Review: Return of the Little Copter That Wowed in ‘Miss Saigon’

The “gadzooks!” arrival of the helicopter isn’t the only way in which this tale of love, betrayal and sacrifice in the last days of the Vietnam War summons the gaslight era. Inspired by “Madama Butterfly,” Puccini’s beloved opera from 1904 — which was based on a 1900 play, taken from an 1898 short story — “Miss Saigon” is as mechanically melodramatic as any theatrical potboiler from the early 20th century.

A virtuous maiden driven to murder and stalked through the night by a vengeful army, maternal love in extremis, a demon ghost and a handsome hero who, believing his One True Love is gone, has Married Another — these are just some of the elements that inform the locomotive plot of “Miss Saigon,” a creation of those mavens of grand popera Alain Boublil and Claude-Michel Schönberg.

It’s not as if such stories don’t still have the power to stir suspense and tears. But this eventful, sung-through production out of London, directed by Laurence Connor, feels about as affecting as a historical diorama, albeit a lavishly appointed one. (The lurid postcard set is by Totie Driver and Matt Kinley, from a “design concept” by Adrian Vaux.)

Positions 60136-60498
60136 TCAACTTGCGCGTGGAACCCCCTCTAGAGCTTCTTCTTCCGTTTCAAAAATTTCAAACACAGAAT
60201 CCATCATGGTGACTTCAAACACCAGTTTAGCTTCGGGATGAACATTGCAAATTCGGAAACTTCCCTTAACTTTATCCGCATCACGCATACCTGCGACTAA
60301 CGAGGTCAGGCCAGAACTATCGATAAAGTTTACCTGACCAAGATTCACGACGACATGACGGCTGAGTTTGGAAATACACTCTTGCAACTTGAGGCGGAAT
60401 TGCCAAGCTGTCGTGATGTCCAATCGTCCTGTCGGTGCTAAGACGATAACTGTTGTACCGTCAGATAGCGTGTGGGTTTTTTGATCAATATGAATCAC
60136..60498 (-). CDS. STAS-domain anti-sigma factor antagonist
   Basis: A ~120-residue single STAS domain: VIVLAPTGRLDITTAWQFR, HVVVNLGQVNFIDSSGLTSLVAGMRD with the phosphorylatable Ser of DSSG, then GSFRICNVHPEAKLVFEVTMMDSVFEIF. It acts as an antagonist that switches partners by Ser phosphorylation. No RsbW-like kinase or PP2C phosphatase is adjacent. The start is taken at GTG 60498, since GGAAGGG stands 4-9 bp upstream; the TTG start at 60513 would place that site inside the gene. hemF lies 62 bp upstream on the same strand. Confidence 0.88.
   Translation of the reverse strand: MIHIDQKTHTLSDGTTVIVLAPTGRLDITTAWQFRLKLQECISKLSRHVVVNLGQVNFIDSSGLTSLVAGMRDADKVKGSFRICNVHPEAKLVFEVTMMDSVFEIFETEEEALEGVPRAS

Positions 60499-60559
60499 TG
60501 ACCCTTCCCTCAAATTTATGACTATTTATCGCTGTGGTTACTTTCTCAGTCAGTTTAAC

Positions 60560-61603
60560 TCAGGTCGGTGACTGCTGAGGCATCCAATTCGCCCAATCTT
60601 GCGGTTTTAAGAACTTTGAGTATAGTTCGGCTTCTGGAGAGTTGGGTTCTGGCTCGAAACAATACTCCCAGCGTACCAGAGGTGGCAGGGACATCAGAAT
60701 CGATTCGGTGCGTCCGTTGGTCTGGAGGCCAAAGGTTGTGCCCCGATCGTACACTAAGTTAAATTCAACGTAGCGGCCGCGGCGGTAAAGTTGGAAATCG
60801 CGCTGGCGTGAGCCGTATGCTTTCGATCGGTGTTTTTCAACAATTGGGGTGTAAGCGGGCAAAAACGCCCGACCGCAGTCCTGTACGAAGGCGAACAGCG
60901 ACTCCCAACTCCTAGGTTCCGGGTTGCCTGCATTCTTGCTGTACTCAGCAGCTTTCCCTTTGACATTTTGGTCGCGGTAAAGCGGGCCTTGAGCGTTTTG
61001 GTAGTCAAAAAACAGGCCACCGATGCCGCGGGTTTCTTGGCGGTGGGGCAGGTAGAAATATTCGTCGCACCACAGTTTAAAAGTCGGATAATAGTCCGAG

Photo

Alistair Brammer and Eva Noblezada in the leading roles of this musical.

Credit
Sara Krulwich/The New York Times

This despite the hard and dedicated work of its earnest cast, which includes a slithery Jon Jon Briones as an enterprising Vietnamese pimp, a dewy Eva Noblezada as a heroic country girl and Alistair Brammer as the American soldier who loves and leaves her. Though it sets off inevitable topical echoes with its tableau of asylum-seeking refugees, the show still mostly comes across as singing scenery.

That certainly wasn’t the impression of critics when…

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